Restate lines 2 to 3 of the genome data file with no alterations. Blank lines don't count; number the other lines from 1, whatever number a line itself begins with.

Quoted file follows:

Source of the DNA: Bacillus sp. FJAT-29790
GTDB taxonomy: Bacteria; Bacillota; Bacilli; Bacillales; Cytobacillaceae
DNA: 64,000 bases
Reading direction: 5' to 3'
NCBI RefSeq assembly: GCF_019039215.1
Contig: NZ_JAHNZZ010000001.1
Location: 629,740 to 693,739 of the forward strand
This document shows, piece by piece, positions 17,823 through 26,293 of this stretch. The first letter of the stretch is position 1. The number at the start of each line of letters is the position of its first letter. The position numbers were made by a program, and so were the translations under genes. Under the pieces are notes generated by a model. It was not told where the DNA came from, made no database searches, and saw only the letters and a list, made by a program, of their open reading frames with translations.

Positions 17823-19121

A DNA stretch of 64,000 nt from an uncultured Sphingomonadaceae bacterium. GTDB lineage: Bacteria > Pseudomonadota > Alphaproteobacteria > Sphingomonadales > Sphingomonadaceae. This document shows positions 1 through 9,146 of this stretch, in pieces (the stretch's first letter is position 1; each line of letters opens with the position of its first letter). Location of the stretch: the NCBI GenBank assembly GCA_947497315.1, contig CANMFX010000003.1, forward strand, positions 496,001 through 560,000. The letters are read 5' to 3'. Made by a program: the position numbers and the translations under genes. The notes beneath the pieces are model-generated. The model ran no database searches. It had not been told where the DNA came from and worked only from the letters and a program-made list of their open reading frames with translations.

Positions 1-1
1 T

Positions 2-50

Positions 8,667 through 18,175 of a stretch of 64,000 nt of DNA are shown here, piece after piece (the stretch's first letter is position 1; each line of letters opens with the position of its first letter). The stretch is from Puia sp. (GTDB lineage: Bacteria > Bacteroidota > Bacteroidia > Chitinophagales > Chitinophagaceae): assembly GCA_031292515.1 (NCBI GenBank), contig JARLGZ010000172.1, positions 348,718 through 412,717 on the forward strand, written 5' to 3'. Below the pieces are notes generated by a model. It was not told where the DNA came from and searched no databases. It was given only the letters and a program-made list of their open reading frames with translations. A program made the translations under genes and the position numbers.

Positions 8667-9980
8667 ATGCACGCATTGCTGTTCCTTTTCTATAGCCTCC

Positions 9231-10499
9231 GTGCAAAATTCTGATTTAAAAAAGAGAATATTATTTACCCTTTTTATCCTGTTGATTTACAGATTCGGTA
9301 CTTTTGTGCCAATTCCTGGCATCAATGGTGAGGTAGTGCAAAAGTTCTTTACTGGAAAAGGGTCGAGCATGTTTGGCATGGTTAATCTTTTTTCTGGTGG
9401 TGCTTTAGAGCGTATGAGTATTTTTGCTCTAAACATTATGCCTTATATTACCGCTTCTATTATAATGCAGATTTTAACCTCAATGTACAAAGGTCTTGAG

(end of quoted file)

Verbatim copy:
GTDB taxonomy: Bacteria; Bacillota; Bacilli; Bacillales; Cytobacillaceae
DNA: 64,000 bases